Willson Contreras belted two home runs yesterday to further increase his cost. Per Ken Rosenthal of The Athletic, the Cubs may have some difficulty in finding a suitor in trade ($), though it does help that he can DH and play some outfield. Teams are generally antsy when it comes to asking starting pitchers to adapt to a new catcher midseason, especially during a pennant race.

  • Games Played: 61
  • Total Plate Appearances: 2,321
  • Total Strikeouts: 530
  • Strikeout Rate: 22.83%
  • Team Batting Average: .242
  • Runs Scored: 259
  • Runs Allowed: 311

How About That!

The Braves blasted five homers last night and extended their winning streak to 13 games in a 10-4 win over the Nationals.

Yankees slugger Aaron Judge is the new favorite for AL MVP, and he’s a pending free agent. Paging Mr. Hoyer.

Mets’ owner Steve Cohen is not ruling anything out as the trade deadline approaches. I love the smell of desperate buyers in the morning.

Rob Manfred would like to bring the pitch clock to the bigs next season.

Dodgers reliever Blake Treinen is fed up with Manfred’s consistent tinkering with MLB rules.

Pro-Bowl wide receiver Golden Tate is switching to baseball, “his first love.” Tate was a star at Notre Dame before fully committing to football when the Seahawks drafted him in 2010.

Former Cubs first-round pick Paul Blackburn has quietly become one of the Athletics’ better trade chips.

Tuesday’s Three Stars

  1. Luke Voit – It’s difficult for me to believe that Voit and Matt Carpenter have crushed the Cubs this week but nothing should surprise me anymore. Voit feasted on Chicago’s relievers by plating five runners in last night’s debacle.
  2. Miles Mikolas – The Cardinals’ starter came within one agonizing strike of pitching a no-hitter last night, and yeah, that’s a shame.
  3. Tyler Mahle – Pitched brilliantly yesterday, shutting out the Diamondbacks with zero walks and 12 strikeouts across nine innings, but left with the score tied 0-0 at the end of regulation. The Reds won it 5-3 in 12 innings.

Extra Innings

I still can’t imagine the Cubs without Contreras, so unless Hoyer can get Abrams, I hope he extends the fiery backstop.

Wednesday Morning Six-Pack

  1. Bears quarterback Justin Fields said Chicago’s offense is nowhere near close to being ready to start the season, but that’s okay, and he continues to receive praise from teammates like Darnell Mooney for his work ethic this offseason.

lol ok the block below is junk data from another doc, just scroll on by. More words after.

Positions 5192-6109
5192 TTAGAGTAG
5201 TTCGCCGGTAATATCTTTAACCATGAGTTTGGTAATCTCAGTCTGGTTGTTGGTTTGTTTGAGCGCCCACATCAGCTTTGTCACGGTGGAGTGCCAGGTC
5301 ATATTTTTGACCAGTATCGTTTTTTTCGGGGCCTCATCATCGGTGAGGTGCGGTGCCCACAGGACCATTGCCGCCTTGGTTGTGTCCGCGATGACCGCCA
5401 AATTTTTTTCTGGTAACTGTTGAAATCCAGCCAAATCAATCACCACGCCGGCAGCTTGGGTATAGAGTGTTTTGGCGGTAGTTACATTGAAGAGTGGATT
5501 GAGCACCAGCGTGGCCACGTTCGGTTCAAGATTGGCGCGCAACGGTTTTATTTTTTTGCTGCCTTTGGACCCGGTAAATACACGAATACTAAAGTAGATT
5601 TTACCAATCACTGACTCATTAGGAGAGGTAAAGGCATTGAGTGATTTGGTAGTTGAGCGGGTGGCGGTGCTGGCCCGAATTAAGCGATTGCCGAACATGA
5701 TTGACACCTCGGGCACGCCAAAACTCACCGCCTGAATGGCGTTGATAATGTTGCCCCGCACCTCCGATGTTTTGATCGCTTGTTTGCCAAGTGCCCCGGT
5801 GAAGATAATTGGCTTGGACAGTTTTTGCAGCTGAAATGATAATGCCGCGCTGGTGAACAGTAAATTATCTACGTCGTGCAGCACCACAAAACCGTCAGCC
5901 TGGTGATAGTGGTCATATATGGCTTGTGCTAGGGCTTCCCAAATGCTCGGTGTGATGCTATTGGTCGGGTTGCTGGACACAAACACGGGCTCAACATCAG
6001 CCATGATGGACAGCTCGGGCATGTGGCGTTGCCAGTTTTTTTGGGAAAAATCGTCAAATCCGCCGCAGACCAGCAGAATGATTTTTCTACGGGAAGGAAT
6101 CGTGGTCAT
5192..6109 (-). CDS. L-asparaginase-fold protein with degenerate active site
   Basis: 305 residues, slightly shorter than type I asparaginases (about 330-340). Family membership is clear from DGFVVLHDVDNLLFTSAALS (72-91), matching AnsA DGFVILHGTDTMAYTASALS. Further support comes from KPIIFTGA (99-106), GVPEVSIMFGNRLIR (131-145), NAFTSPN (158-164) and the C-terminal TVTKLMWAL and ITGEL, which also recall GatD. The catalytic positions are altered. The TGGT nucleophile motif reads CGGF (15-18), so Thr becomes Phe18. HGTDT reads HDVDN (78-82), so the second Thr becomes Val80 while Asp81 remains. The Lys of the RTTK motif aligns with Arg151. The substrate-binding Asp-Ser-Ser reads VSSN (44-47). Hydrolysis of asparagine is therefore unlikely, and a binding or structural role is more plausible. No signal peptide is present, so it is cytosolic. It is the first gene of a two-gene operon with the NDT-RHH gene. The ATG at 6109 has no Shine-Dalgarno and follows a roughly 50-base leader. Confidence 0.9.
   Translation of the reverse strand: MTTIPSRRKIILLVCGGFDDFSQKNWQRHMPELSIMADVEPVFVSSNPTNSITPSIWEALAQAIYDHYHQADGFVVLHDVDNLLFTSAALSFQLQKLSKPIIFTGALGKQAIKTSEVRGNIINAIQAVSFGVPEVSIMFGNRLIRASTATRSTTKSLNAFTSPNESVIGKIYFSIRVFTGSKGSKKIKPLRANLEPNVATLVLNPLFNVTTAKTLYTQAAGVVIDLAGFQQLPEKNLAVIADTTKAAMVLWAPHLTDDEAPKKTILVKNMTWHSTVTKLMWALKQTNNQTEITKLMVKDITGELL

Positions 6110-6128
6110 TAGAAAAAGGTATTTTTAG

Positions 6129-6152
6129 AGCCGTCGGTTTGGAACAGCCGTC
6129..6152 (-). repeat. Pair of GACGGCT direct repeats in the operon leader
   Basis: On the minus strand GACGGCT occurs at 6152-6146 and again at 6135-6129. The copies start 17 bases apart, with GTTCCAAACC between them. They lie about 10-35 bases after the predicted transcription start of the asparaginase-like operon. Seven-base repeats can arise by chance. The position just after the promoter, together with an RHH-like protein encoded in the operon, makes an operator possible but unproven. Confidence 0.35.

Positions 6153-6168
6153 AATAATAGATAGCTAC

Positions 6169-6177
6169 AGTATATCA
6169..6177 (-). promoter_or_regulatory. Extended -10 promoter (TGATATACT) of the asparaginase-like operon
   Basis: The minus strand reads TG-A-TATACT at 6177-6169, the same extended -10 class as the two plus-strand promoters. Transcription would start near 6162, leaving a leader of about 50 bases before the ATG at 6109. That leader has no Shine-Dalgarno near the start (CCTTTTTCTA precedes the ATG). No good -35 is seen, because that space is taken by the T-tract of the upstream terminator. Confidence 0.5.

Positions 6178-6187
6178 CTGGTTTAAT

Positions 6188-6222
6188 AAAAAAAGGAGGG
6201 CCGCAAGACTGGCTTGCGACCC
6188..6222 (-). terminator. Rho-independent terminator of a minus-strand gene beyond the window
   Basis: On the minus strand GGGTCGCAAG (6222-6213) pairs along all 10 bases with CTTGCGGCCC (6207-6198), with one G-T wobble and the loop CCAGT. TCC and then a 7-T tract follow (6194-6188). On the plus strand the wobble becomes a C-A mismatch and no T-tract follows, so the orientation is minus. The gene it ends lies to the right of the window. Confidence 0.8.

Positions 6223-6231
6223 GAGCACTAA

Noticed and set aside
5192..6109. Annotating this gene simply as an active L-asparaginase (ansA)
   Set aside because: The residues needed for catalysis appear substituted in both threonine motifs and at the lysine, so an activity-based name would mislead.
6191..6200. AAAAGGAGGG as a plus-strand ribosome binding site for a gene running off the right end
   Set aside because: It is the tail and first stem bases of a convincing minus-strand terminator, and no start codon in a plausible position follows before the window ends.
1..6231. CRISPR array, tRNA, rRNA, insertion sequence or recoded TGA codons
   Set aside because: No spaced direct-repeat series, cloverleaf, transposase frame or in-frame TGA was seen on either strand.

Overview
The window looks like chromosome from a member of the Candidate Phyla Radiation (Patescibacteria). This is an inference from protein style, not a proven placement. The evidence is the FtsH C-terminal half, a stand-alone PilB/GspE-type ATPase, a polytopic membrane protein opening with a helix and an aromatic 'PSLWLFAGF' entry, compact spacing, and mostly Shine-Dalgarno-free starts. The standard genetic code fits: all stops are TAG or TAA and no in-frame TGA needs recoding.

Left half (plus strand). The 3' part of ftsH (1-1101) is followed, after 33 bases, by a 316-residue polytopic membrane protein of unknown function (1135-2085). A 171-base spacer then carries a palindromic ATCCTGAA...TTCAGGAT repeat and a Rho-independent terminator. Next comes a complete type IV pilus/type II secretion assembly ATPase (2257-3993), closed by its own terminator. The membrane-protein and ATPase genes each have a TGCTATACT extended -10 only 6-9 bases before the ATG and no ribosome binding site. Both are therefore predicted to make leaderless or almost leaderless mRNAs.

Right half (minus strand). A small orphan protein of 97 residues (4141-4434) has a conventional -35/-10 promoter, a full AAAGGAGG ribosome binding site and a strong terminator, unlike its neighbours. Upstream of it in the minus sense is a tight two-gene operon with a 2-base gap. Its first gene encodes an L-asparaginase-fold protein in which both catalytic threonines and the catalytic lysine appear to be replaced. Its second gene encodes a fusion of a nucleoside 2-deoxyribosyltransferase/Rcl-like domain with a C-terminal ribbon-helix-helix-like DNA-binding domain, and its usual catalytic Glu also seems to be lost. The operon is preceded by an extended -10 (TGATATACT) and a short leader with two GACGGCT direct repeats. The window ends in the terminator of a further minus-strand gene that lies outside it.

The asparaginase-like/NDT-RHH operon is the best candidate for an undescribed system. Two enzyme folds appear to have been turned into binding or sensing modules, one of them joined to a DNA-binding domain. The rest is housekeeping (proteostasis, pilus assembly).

2. Mooney said he was blown away by the speed of rookie wide receiver Velus Jones Jr.
  3. Crypto contagion fears are rapidly spreading after Bitcoin dropped 14% on Monday and the Celsius Network put a freeze on all transfers and withdrawals.
  4. The first rule of cryptocurrency is that you don’t write about cryptocurrency.
  5. Is anybody going to see Dead & Company next week at Wrigley Field? I’ll be there on June 24 right at the front of the stage.
  6. Senator Bernie Sanders said he won’t primary Joe Biden and added he will support the president if he decides to run for reelection in 2024.

They Said It

  • “You try to pull from the positives. I thought we played really good baseball going into that last road trip. The road trip wasn’t kind to us, but keep playing the way we’ve been playing – in a lot of games, we’ve played a lot of extra-inning games. We just got to get some hits. Some of the stats that have stood out are us just not getting hits with runners in scoring position, little things like that. And just continue to try to work on the things where we can continue to compete and find ways to win those close games. There’s not a whole lot to be down about other than we want to win more games than we’re winning.” – Ross

Wednesday Walk-Up Song

I get a little emo when Rossy summons Martin from the bullpen.